The Centurion's Servant

The story of the centurion's servant, as told by Luke, contains an interesting snippet. The pharisees who came to Jesus on the centurion's behalf urged Jesus to look favourably on the centurion's request because "he hath built us a synagogue".

The White Synagogue
The White Synagogue of Capernaum.

Visitors to Capernaum, which is where the story is set, are shown a large and ornate white synagogue, which many tour guides assert is the synagogue in which Jesus worshipped and which, presumably, was built by the centurion or at his expense. Unfortunately inscriptions on the columns in the building make is plain that it was built a century and a bit after Jesus.

Beneath the white marble is a layer of black basalt and although there have been no excavations - no one would dare to demolish the White Synagogue - it is believed that this Black Synagogue was the work of the centurion.

The Black Synagogue
The layer of black stones is believe to be the remains of the synagogue of Jesus' day.

Basalt is the most common building stone around the Lake of Galilee - Tiberias is a black city - and if you go up the hill a short way you can see a black synagogue in the ruins of Chorazin.

Nevertheless, a building as large as the Capernaum synagogue would have cost a pretty penny, so I have always assumed that there was a degree of friendly exaggeration and the centurion had merely been a significant contributor to the cost. However I now suspect that the Black Synagogue was indeed built by the centurion.

We have an army list dating from AD 192 which gives us the wages for members of the Roman armed forces. An auxiliary (basically a mercenary recruited from a conquered nation) received 100d per year while a Roman soldier received three times as much. A cavalryman, who had a horse to look after, received 560d per annum.

Such sums sink into insignificance when you climb the ladder of promotion. An ordinary centurion's pay was 3,750d per annum, but if you were the "Primus Pilus" or first centurion in the legion, you got a whopping 15,000d per annum!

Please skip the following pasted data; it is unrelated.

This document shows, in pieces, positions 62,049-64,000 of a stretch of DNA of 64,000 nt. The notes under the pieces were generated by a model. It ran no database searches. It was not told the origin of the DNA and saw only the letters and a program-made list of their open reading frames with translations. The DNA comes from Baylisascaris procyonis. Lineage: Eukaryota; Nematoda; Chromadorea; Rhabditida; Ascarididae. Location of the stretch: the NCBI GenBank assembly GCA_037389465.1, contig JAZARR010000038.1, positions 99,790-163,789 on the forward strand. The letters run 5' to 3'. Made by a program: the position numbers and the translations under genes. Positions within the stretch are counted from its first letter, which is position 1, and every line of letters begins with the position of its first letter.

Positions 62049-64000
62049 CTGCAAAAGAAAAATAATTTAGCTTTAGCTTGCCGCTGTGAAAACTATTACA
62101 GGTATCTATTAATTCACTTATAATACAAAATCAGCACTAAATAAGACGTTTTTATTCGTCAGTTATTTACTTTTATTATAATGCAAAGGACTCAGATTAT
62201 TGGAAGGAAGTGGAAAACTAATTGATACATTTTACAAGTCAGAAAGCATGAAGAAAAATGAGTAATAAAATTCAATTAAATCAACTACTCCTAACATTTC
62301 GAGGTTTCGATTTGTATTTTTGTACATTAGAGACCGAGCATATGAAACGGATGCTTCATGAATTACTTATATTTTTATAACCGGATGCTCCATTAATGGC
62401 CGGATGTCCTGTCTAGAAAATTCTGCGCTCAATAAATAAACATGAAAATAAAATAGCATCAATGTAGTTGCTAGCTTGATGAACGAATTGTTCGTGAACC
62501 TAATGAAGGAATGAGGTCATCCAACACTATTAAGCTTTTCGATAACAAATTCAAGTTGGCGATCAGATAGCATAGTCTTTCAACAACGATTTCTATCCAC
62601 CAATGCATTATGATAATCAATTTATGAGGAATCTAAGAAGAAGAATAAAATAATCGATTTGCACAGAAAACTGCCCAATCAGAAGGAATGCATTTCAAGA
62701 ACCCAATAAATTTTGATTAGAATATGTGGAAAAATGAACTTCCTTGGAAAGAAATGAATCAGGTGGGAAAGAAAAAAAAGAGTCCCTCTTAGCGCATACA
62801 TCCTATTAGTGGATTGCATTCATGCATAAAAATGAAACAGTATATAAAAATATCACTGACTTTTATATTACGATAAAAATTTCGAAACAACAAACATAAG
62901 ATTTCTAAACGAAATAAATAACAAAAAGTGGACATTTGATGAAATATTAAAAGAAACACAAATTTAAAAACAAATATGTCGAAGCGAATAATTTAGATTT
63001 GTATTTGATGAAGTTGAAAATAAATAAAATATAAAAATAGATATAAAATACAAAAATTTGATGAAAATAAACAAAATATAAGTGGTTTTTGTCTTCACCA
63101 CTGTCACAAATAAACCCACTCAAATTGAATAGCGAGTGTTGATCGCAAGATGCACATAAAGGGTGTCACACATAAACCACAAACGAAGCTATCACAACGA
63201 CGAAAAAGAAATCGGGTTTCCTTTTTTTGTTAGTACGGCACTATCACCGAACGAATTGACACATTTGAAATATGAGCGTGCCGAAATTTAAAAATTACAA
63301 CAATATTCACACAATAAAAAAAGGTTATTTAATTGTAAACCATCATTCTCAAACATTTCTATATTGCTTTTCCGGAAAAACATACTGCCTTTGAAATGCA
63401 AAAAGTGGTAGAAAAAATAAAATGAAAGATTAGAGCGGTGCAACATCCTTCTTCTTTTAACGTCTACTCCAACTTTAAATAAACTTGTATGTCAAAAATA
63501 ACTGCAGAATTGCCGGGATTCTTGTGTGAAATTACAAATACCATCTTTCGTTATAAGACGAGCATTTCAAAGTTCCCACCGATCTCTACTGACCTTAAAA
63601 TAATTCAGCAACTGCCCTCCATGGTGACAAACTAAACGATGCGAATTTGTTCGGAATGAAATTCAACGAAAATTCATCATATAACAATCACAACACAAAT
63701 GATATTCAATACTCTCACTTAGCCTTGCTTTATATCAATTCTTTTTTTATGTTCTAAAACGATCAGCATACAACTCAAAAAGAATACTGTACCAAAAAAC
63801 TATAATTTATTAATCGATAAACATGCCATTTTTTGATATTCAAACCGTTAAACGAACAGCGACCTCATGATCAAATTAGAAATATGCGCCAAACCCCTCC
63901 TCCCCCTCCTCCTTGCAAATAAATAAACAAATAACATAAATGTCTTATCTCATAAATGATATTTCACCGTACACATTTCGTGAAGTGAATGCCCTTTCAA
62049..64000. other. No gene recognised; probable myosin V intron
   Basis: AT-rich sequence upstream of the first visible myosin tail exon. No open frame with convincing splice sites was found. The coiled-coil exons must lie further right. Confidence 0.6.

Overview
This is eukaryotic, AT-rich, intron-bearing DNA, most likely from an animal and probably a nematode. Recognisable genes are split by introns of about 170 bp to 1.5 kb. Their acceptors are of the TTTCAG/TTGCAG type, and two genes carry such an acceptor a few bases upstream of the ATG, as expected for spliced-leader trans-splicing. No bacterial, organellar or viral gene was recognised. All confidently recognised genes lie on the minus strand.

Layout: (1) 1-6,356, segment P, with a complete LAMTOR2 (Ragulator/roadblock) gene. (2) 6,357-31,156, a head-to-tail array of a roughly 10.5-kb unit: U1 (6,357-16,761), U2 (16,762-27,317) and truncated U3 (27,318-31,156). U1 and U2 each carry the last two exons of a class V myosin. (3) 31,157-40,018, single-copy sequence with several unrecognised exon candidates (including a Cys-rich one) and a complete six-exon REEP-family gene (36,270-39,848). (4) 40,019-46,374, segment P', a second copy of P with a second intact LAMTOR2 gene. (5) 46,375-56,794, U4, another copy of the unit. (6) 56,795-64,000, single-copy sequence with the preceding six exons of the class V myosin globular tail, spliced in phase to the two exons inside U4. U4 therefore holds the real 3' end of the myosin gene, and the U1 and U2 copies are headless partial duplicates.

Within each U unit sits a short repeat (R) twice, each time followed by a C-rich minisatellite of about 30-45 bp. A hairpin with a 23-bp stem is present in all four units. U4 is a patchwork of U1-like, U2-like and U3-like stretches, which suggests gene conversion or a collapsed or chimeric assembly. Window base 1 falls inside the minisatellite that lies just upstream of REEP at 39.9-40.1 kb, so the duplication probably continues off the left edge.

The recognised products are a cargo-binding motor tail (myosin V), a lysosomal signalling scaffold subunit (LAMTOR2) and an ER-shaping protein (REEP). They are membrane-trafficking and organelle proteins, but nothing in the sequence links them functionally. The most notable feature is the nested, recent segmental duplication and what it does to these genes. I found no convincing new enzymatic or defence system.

Of course the Roman empire suffered from inflation and several emperors bribed their way to the throne by raising army pay, but nevertheless, in Jesus' day a legionary received 225d as opposed to 300d in AD 192. I leave it as an exercise for the reader to work out the ratios and calculate what the primus pilus would have received in Jesus' day.

It is commonly reckoned that 1d was the daily wage for a working man in Jesus' day, which is supported by the figure given in Jesus' parable of the labourers in the vineyard (Matt 20:2). If we compare that with the minimum wage in Britain today, 8 hours of labout would earn you just over £83. That means that the average centurion earned £311,250 per year while the primus pilus got £1,245,000. In addition soldiers might be a share of the spoils of war and the occasional donative from officials wanting to keep the army on their side.

Of course, soldiers didn't get to keep all their wages. They were charged for food and acommodation, uniforms, weapons, lost kit and all the rest of it. The ordinary soldier probably saw little of his £24,900, which is why John the Baptist warned soldiers against running scams to extort money from ordinary citizens. (Luke 3:14)

Nevertheless, even though centurions were probably charged more for better food, a servant or two and more expensive uniforms, the proportion they paid was much less. The centurion whose servant Jesus healed was very likely a multi-millionaire and although a building as large as the Black Synagogue would make a dent in anyone's bank account, he could afford it and the pharisees, with an eye to future donations, were very keen that he should be kept "on side" by Jesus consenting to heal his servant.

© Kendall K. Down 2023